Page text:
Don’t build a new website – Evolve it

Over the course of my marketing career websites have become, and remain at the centre of any good marketing strategy. To work well they need to evolve and grow with the business. So why are so many website developments treated as a stand alone project, ending when the site goes live? A far better approach is to consider the development phase of the site akin to building a platform. Simply one step in the marketing process. There are three key elements of web development

1. Design

Your website is your shop window, and needs to look professional and properly reflect your brand image. The skills needed for this phase are graphic design. In our experience, the best way to approach this is to work with a designer rather than a web developer. The designer will need to have an understanding of what makes a good website.  They will also need to grasp the concept of designing for differing screen sizes. But they do not need to be a skilled coder. Here the objective is to use someone with a good eye for design, to create the look & layout for the site, rather than to build it.

2. Code

Once you have the designs, the next step is to build the website. This is the point to get someone involved who understands the technicalities of coding a website. Even when using a template, having someone who can “tweak the code” to get that last 10%. will pay dividends and will lead to fewer compromises. Also, it is during this phase that you can make life either easy or hard for yourself going forward. At the beginning of this post I set out that one objective when building a website. To create a platform for your future marketing activities. Ensuring that the site is well built and understood by those who are ultimately going to manage it will make updating & evolving it into the future much easier. It is here that templates, whilst delivering great looking & cost effective website, can cause issues. Because they try to be all things to all people, they are great if you are willing to stick within their capabilities, but adding additional functionality outside of that designed into the template can be tricky. However you approach the actual build phase, be sure to keep in mind, that once the site goes live, you will want to make changes to and develop it, and a well coded side will significantly ease this process.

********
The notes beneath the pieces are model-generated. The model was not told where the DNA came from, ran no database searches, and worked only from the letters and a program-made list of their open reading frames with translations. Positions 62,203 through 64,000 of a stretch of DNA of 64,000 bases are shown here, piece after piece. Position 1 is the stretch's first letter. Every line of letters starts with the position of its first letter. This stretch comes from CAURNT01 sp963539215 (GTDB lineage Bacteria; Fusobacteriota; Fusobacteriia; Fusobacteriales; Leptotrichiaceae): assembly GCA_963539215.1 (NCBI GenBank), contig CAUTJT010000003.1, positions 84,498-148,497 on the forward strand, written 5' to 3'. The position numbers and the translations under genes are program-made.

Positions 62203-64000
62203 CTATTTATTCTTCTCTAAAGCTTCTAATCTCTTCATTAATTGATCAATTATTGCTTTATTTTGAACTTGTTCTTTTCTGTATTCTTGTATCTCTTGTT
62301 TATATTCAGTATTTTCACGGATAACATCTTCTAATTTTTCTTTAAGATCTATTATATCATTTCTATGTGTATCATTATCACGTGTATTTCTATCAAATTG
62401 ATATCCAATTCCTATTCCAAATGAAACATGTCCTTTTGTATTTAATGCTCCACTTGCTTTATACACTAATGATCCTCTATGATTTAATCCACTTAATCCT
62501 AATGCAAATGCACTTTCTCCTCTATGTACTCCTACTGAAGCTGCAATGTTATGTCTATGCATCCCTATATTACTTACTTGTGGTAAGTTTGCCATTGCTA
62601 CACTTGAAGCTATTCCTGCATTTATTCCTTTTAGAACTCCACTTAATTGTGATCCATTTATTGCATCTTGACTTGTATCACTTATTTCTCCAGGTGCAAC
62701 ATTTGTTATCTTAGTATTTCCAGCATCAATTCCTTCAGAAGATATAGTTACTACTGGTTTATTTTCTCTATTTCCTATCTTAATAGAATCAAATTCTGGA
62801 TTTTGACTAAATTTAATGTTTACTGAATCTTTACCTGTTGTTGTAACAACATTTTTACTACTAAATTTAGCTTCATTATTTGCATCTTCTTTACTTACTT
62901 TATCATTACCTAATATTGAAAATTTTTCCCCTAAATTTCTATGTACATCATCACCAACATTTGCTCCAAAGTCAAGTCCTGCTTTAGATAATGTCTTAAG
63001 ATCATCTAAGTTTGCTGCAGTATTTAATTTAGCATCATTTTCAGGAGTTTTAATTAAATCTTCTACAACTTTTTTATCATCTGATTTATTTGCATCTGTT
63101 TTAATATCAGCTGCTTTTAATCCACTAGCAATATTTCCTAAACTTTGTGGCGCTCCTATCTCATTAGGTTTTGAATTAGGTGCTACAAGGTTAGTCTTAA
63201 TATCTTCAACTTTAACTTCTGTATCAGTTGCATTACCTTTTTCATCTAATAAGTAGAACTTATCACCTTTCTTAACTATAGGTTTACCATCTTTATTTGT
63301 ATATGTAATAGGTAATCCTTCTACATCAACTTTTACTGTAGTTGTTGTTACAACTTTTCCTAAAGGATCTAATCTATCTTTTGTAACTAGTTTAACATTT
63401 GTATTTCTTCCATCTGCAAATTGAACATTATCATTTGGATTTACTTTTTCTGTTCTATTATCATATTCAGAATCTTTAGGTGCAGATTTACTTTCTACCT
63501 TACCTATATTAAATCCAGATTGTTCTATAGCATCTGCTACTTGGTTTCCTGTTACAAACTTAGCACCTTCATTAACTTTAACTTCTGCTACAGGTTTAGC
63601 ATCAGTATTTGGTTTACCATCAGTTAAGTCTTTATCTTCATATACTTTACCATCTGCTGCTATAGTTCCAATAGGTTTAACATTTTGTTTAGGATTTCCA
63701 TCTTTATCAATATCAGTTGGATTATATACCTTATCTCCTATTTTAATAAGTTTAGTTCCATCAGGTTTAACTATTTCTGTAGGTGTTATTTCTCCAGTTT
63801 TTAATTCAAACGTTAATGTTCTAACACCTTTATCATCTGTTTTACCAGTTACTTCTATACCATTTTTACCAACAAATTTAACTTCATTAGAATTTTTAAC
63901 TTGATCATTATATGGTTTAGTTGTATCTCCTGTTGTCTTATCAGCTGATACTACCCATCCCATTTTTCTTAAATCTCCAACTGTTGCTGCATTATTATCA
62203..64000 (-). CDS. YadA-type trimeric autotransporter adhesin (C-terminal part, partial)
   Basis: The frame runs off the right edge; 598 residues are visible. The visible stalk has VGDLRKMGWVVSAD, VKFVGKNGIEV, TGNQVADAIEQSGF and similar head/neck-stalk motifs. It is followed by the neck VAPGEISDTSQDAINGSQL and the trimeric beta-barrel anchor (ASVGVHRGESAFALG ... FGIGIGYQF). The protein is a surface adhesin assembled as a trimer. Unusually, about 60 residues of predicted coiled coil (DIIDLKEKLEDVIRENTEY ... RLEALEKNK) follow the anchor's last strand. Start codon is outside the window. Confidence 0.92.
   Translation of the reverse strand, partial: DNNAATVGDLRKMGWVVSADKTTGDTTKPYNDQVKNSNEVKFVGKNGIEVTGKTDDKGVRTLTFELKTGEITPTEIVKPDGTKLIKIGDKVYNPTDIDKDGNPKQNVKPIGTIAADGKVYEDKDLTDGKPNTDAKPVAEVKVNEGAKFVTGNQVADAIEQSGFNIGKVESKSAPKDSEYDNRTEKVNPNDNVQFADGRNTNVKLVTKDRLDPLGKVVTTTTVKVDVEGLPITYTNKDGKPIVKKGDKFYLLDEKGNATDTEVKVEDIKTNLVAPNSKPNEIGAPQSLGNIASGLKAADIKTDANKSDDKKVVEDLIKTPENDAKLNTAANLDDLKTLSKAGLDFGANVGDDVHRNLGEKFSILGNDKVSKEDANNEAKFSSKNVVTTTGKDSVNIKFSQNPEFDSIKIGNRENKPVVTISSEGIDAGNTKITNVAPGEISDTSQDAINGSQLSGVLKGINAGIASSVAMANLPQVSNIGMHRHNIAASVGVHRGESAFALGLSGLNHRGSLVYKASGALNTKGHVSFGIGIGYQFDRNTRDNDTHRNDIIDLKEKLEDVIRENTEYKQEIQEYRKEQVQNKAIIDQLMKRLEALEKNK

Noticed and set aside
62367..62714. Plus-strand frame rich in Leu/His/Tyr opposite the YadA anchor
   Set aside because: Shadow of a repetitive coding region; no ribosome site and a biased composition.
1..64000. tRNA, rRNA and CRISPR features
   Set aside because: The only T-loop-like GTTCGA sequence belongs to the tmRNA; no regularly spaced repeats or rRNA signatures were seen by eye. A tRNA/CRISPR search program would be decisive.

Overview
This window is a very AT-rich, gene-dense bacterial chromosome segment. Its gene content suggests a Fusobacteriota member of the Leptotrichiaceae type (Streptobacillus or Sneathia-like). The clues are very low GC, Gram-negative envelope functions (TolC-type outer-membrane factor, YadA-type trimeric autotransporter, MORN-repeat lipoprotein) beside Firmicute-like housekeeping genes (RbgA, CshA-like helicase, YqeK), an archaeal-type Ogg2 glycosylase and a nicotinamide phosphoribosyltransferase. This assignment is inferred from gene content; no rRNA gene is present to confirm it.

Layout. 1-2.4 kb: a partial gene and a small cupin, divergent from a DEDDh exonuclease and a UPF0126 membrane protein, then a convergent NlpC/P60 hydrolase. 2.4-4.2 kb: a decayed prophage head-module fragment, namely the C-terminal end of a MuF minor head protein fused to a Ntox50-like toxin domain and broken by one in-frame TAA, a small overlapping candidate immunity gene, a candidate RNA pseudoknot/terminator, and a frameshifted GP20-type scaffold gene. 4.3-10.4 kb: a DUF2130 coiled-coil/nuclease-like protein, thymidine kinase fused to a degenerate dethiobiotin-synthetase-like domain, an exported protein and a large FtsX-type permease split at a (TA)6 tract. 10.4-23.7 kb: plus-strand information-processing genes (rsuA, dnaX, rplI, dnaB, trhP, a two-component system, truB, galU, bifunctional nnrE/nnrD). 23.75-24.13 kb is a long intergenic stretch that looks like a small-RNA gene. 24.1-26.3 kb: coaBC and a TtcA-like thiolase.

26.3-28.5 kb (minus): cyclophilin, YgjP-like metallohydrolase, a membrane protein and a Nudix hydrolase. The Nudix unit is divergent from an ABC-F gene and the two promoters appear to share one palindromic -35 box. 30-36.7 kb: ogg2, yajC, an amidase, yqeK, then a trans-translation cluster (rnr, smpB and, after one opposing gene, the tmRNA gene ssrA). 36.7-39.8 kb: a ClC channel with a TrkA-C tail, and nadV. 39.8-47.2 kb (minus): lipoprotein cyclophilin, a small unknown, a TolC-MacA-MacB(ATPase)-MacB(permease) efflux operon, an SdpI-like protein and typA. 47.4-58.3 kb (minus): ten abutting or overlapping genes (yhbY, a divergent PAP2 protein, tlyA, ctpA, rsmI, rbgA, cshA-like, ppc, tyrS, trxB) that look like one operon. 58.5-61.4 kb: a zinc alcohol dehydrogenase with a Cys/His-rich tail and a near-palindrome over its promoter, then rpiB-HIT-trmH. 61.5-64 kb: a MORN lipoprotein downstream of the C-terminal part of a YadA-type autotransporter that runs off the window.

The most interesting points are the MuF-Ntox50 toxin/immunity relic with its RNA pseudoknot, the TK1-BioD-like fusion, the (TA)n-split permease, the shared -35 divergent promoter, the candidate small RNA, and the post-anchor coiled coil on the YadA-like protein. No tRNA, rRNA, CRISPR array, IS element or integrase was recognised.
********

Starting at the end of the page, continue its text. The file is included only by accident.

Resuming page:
3. Evolve

So your shiny new site goes live. But you can be sure that within a very short period, you will want to adapt it beyond adding new content. Furthermore, it is likely that this is going to involve something that you didn’t think of when building the site. It is at this point that you will be contacting the people looking after the site at ask “Can we just……” This is where thought put into the coding in phase 2 will pay off. Delivering the “can we just…” on a well built WordPress site should not be to much of a task. Whether through addition of a plugin or through some tweaks to the code, most requirements can be met with relative ease.

On to the Future

Looking at the sites that we manage for our clients, few of them are the same as the day they went live. In some cases having changed out of all recognition. But at no point have these changes involved a decision to start again and build a new site. The sites have evolved, and as their business’ and marketing requirements have changed, the site has changed to keep pace. Furthermore, being built in WordPress (did I mention that we build all our sites in WordPress) as well as evolving in look and functionality, the underlying code has stayed up to date, accommodating the inevitable technological changes without issue.

Don't Build a new website - Evolve it

Make the most of your competitors